Aug. 22, 2020

8 Tips for Teaching Online - HoET162

8 Tips for Teaching Online - HoET162

Tips for the K12 Educator Teaching Online.

Feedback, Shoutouts, and Links

#EdTech Thought

Be authentic. Don’t let anyone tell you otherwise.

This week I came across a tweet from one of those “big named” edu-celebrities calling out people for expressing their being tired and exhausted from all the PD they’ve been presenting this summer.

Can we stop with this garbage?

I’m sick and tired of people proclaiming from on high how other people should act. I know we’re all entitled to our opinions and social media lets us all put our POV out there but I think I’ve reached a breaking point. The problem is I’m a teacher and public figure and while I called this person out I had to be careful with the tone of my replies.

The power of how we connect with other people know through various social media platforms should allow us to express ourselves however we want. But we know that’s not always the case. There will always be someone to criticize our thoughts, words, and actions. What I think we need to improve on is not putting so much stock into what others think. On that same note, we also need to stop wasting so much energy on worrying about what other people are doing, saying, and thinking.

Now this entire thought might seem to be one big contradiction. Here you are listening to me spout my thoughts, opinions, and ideas. You might take stock in what I say and you might not. Either way is fine with me. My goal isn’t to force you into one absolute way of integrating technology into your classroom or school. My objective is to help you see the value in what technology can do for your teaching practice, your leadership actions, and how using technology isn’t some mystical dark art. Remember, using technology isn’t difficult. Just. Give. It. A. Try.

But if you were going to allow me to influence you then let me leave you with this – You do you. Don’t worry about what other people think. Live your truth and tell your truth when you share what you share wherever you share it.

YOU Deserve it.

#EdTech Recommendation

  • Over on Facebook, I came across a question from Cindy Swarts in the Tech with Us Community.
    • What is a good app to use on iPads that will allow you to mirror the iPad on a teacher’s Windows 10 computer?
  • LetsView ( – LetsView is a tool that allows screen mirroring of iPhones/iPads to Windows 10 for FREE. Aside from screen sharing, it offers other special features like whiteboard annotation, screen recording, and taking screenshots. This tool is available on various platforms and is perfectly compatible with Windows 10. To start using this amazing tool to stream iPhone or mirror iPad to Windows 10, here are the steps to follow.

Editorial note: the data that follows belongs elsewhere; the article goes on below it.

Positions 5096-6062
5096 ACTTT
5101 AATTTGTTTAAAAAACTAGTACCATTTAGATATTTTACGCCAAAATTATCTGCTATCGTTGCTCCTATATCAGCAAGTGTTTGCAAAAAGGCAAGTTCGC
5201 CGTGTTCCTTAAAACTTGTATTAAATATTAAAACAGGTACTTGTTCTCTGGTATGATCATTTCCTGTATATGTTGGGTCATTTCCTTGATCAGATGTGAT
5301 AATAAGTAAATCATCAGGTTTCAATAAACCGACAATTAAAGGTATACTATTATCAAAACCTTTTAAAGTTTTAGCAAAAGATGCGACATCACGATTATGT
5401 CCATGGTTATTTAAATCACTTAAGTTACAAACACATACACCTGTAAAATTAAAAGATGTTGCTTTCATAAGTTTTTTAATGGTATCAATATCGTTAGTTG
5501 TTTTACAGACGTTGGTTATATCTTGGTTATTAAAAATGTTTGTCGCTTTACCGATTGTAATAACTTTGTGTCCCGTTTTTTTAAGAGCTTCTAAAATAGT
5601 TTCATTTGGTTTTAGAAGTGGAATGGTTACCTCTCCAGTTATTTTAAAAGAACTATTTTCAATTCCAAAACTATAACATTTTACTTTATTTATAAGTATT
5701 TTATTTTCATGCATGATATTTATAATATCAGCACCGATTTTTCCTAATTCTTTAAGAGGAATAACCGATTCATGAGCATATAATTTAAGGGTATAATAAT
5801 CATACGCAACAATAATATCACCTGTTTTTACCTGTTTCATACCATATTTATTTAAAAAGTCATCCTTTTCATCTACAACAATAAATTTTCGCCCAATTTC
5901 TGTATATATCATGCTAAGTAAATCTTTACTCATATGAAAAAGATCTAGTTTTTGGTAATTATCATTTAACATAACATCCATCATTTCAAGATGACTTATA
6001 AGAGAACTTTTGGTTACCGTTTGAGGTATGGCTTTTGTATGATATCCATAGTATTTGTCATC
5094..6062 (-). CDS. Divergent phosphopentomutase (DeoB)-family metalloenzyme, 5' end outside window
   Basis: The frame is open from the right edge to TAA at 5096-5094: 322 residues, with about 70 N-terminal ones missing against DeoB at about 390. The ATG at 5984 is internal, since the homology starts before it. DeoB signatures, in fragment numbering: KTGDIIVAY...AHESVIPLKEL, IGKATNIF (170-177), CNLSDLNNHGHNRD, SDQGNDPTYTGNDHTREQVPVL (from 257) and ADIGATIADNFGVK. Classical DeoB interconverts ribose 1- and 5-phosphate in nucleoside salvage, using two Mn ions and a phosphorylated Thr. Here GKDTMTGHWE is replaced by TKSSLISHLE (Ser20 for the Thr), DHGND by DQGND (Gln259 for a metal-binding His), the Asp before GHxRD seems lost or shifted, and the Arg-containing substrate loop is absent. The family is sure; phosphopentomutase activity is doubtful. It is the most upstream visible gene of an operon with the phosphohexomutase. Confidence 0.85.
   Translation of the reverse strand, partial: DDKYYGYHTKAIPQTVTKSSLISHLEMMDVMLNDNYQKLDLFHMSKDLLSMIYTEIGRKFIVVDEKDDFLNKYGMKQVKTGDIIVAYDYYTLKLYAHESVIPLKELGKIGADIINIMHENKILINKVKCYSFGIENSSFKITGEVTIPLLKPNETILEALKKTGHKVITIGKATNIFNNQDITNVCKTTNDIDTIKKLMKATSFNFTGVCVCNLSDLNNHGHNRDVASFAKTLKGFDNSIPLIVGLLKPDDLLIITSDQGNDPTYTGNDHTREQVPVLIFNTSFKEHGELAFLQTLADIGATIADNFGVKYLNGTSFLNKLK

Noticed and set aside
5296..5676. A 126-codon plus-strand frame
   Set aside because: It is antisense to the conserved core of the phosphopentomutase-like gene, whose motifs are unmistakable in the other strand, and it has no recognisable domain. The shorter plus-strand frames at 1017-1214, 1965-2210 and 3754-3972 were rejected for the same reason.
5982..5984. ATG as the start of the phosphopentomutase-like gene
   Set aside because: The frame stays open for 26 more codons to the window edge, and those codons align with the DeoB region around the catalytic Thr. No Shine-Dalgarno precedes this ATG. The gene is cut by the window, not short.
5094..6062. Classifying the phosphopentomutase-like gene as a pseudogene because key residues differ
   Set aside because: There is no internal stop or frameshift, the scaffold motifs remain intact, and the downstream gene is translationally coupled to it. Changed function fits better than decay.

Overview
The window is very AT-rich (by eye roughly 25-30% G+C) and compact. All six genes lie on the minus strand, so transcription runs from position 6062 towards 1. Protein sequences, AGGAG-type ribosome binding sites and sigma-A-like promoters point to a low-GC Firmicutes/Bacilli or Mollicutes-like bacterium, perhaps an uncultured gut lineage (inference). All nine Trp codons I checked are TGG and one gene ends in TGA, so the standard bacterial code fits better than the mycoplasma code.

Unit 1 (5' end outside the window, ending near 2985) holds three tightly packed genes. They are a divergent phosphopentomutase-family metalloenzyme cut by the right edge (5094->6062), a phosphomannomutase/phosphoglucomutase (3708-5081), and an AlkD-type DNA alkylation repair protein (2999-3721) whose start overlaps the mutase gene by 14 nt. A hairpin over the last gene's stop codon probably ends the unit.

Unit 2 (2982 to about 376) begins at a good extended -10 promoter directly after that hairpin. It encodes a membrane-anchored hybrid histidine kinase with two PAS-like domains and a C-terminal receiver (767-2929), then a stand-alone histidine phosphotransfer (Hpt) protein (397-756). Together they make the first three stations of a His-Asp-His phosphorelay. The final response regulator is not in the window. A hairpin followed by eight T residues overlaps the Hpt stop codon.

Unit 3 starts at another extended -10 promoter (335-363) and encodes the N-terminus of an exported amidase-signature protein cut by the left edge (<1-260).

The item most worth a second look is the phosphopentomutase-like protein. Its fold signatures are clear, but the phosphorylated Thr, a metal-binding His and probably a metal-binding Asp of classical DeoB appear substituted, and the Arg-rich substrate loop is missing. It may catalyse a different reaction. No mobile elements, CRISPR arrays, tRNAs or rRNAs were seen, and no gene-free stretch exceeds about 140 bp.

• Install LetsView on your iOS device and Windows 10. Then launch the app and make sure that both devices are connected to the same internet connection.
    • On your Windows 10 machine, click on the code icon that appears on the right part of the main interface to get the QR code and PIN code.
    • Then on your iPhone or iPad, input the PIN code or scan the QR code shown on the screen of your Windows 10.
    • Open Control Center of your iPhone or iPad, then tap the Screen Mirroring to connect. Once down, your iPhone/iPad screen will be shown on your Windows 10 computer immediately.

Featured Content

  • Communicate Goals
    • Let your students know what the objective of each session is. Under normal circumstances, you may have displayed your lesson objective somewhere in your classroom and this is a valuable strategy for helping students know and understand what they are learning and what they are being asked to do during a lesson.
  • Keep it Short Silly
    • Inevitably, your students will ‘check-out’ at some point during a lesson when they are in the same room as you. They will certainly get bored and not interested if you think you can get on a Video call and hold their attention for 45-80 minutes. I don’t care how cute the fonts are or how funny the GIFs are that you put in your slide deck.
    • If you have to have your students on a call for an extended period of time you need to keep your lecture short and break up your sessions into manageable chunks.
  • Camera on vs. Camera off
    • Let your students know the value of having their camera on but respect their desire to want it off sometimes.
  • No Comments
    • If their camera is on do not make any comments about their environment.
    • You don’t know what their ‘normal’ looks like. Focus on teaching and your content during online sessions. Their environment is irrelevant.
  • Mute All
    • Utilize the Mute All feature on your video conference platform.
  • Breakout Groups
    • One of the popular features of virtual teaching is the ability to create smaller breakout rooms for students to work in smaller groups on a video call. The great thing about this is that you don’t have to create multiple meetings. This is built right into things like Zoom and Google Meet.
  • Chat
    • Leverage the chat feature in your virtual space. For me that is the YouTube chat when I live stream and for you that could be the chat on Zoom or Google Meet.
  • Put yourself in the shoes of your students
    • When you take time at the start of the school year to develop your classroom climate and culture make sure you ask students about their experience last school year. Find out from their perspective what worked and didn’t work and use that feedback as you move forward.







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